Last updated: 11th of August 2023
This page explains which data is collected and transmitted by Anori to remote servers. In contrast to traditional privacy policies, this page explains everything as clearly and simply as possible and is made to be read by humans, not lawyers.
Anori contains code to collect behavioral data and send it to remote servers. However, it's disabled by default. For Anori to actually start sending any analytics, you need to explicitly enable this option at settings or in the end of onboarding. Nothing is collected or sent before you enable this option.
When enabled, Anori tracks these events:
- Selected option in command menu (includes only plugin name, doesn't contain text of selected command or any other info)
- Hotkey used (includes info which hotkey was used)
And once a day, it sends these usage statistics:
- Number of folders you have
- Number of custom icons you added
- Is compact mode enabled
- Current color scheme
- [As of v1.10.0] Current extension's language
- [As of v1.10.0] Is bookmarks bar enabled
- [As of v1.10.0] Browser name (e.g. Chrome/Opera/Firefox)
- [As of v1.10.0] Operating system
- [As of v1.11.0] Extension version
- How many widgets of each kind you added (doesn't include any info from widget itself)
Each user is assigned a random ID, which is attached to the data and sent to Mixpanel's EU server. Mixpanel is an web analytics service that I use to better understand users behavior. Besides the data mentioned above, Mixpanel automatically attaches the user's IP address to tracked data. This data isn't sold or transmitted anywhere else.
3rd-party services and APIs
Anori interacts with a few 3-rd party APIs.
Anori will call the ipinfo.io/json endpoint if you select 'Just give me a productive setup' in the onboarding. This API provides an estimated location and timezone based on your IP. We use this information to pre-configure weather and date-time widgets with the correct location and timezone.
If you added weather widgets, those widgets communicate with Open Meteo's geocoding (to convert city names into geographical coordinates) and weather APIs. Anori sends the location you selected when configuring the weather widget to this API.
You can add an unlimited number of RSS feeds to Anori. Anori will then request those feeds. Requests are made without cookies attached.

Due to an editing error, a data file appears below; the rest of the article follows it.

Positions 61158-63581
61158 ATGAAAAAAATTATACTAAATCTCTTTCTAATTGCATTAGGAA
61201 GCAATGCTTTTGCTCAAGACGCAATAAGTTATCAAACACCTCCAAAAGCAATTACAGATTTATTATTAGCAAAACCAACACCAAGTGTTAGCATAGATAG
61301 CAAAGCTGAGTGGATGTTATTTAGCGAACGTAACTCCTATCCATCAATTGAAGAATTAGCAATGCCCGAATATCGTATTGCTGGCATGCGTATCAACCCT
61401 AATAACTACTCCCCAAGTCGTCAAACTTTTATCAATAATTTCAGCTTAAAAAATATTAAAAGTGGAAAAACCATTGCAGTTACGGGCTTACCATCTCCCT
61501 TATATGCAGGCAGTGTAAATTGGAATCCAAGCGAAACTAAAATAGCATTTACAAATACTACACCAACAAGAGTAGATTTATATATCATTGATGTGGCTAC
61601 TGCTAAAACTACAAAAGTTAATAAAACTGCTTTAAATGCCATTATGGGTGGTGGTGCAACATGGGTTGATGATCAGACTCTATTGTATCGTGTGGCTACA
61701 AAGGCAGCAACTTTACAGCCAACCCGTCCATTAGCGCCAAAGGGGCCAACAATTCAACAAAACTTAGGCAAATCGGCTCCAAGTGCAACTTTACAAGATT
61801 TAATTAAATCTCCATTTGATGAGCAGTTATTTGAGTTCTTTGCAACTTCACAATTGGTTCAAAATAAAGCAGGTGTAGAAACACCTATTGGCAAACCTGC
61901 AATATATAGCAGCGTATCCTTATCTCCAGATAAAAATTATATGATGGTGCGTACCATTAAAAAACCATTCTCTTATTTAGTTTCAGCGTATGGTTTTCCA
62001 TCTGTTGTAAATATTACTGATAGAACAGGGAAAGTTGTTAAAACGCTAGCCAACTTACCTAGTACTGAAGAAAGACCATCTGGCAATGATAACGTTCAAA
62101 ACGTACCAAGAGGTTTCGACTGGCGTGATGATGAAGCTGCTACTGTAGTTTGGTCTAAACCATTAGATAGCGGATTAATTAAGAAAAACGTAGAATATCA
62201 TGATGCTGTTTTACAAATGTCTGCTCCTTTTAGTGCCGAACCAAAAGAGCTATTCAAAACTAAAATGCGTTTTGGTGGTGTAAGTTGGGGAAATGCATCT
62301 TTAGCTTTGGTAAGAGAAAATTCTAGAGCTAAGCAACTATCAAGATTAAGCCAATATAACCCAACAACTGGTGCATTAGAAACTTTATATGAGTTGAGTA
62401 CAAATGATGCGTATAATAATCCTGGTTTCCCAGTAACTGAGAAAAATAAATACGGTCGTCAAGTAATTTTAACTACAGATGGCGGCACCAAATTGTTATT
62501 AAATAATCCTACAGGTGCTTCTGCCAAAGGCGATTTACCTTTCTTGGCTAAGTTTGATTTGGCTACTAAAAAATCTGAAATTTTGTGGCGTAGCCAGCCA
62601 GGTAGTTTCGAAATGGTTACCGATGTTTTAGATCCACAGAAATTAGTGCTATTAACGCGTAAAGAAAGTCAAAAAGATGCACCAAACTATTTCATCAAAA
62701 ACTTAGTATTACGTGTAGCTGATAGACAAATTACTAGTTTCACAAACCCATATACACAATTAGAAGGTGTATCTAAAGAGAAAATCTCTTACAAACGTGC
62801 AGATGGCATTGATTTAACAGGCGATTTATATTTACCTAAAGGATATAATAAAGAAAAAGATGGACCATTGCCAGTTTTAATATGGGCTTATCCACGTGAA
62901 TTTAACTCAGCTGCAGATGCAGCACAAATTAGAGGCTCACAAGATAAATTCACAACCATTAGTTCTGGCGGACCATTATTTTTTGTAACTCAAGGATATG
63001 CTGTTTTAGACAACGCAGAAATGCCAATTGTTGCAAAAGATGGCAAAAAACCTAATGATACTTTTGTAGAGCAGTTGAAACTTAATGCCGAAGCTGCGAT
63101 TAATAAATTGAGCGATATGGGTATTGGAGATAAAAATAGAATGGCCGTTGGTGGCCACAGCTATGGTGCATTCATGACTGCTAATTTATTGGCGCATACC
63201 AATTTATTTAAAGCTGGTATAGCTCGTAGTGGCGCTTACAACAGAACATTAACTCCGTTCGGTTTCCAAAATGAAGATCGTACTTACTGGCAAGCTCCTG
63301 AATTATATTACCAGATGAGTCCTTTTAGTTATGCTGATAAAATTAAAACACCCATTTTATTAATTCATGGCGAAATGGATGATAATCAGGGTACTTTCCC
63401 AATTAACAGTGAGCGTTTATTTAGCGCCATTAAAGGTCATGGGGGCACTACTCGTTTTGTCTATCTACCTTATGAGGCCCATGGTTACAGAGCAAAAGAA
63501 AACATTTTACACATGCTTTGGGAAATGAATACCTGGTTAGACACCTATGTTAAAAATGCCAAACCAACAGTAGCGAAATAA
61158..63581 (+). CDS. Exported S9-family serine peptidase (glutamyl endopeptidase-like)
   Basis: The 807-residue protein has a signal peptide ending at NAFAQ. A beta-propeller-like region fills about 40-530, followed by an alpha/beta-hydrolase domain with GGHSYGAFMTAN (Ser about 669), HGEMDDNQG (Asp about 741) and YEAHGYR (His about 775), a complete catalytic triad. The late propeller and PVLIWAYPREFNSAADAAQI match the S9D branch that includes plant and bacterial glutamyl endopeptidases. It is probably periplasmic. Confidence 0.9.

Access to sites
Anori doesn't have access to any sites by default. However, Anori may request access to sites if this is required for widget to function. Examples of such widgets are RSS widgets and embedded page widget. You will be asked to grant missing permissions after adding such a widget to a folder. Until then, Anori doesn't have access to any sites.
Anori comes with a few permissions enabled by default (which are either critical for Anori to work or considered harmless for privacy):
alarmsis used to schedule regular data processing in the background (e.g., an update of the weather or RSS feeds).
storagegives extension access to storage. This storage is totally isolated and doesn't contain any user data. It's intended for the extension to save its data. Anori stores your settings and widget configurations in this storage.
unlimitedStorage— the browser's storage is limited to 5 MB per extension. Since you can add an unlimited number of folders, it's possible for Anori to exceed this limit and stop working. To avoid that, Anori requires unlimited storage.
sessions— this API lets Anori get recently closed tabs and windows. It doesn't expose sensitive data by default (like a tab's URL or title). To get that data, extensions should also have
system.cpu— gives the extension access to CPU load data (only on Chrome and chrome-like browsers).
system.memory— gives the extension access to RAM load data (only on Chrome and chrome-like browsers).
Depending on which widgets you add, Anori might also ask for those permissions. Until you explicitly grant those permissions, Anori doesn't have access to them.
tabs— gives the extension access to sensitive data about tabs (currently open tabs, their titles, and URLs). Used in 'Recently closed pages' widget to display page titles
favicon— gives the extension access to the site icon, used in 'Recently closed page' widget or when you try to import bookmarks from your browser in 'Bookmark' widget (only on Chrome and chrome-like browsers)
topSites— gives the extension access to sites frequently visited by user. It's used in 'Top sites' widget
bookmarks— this permission allows the extension to get bookmarks from your browser, Anori uses it to let you import bookmarks from browser into 'Bookmark' widget
tabGroups— this permission allows the extension to create tab groups and used in 'Bookmarks group' widget (only on Chrome and chrome-like browsers)
declarativeNetRequestWithHostAccess— this permission used to remove X-Frame-Options and Content-Security-Policy headers for sites added in 'Embedded page' widget, to allow showing them in iframe.
browsingData— this permission is used in conjunction with previous one to allow Anori unregistering service workers for requested site which might interfere with headers removing.
Check it for yourself
Anori is open-source software and its source code is available at GitHub. Production builds are compiled using GitHub actions and each version is saved as separate release. The compiled version is then uploaded to stores.
You can check that the code matches by downloading Anori from the store (for example, using this extension) and comparing its source code against one stored on GitHub. This way, you can be sure that the extension was built from sources stored on GitHub and doesn't contain any malicious code.